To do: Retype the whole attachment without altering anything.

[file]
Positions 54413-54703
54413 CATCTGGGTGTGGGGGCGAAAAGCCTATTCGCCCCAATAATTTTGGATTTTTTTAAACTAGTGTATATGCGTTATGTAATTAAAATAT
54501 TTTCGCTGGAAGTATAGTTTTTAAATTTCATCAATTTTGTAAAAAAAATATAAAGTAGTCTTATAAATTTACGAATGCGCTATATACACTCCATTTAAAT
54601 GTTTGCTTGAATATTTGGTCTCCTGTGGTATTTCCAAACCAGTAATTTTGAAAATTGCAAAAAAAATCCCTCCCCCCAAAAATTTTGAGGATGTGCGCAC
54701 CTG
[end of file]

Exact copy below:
Positions 54413-54703
54413 CATCTGGGTGTGGGGGCGAAAAGCCTATTCGCCCCAATAATTTTGGATTTTTTTAAACTAGTGTATATGCGTTATGTAATTAAAATAT
54501 TTTCGCTGGAAGTATAGTTTTTAAATTTCATCAATTTTGTAAAAAAAATATAAAGTAGTCTTATAAATTTACGAATGCGCTATATACACTCCATTTAAAT
54601 GTTTGCTTGAATATTTGGTCTCCTGTGGTATTTCCAAACCAGTAATTTTGAAAATTGCAAAAAAAATCCCTCCCCCCAAAAATTTTGAGGATGTGCGCAC
54701 CTG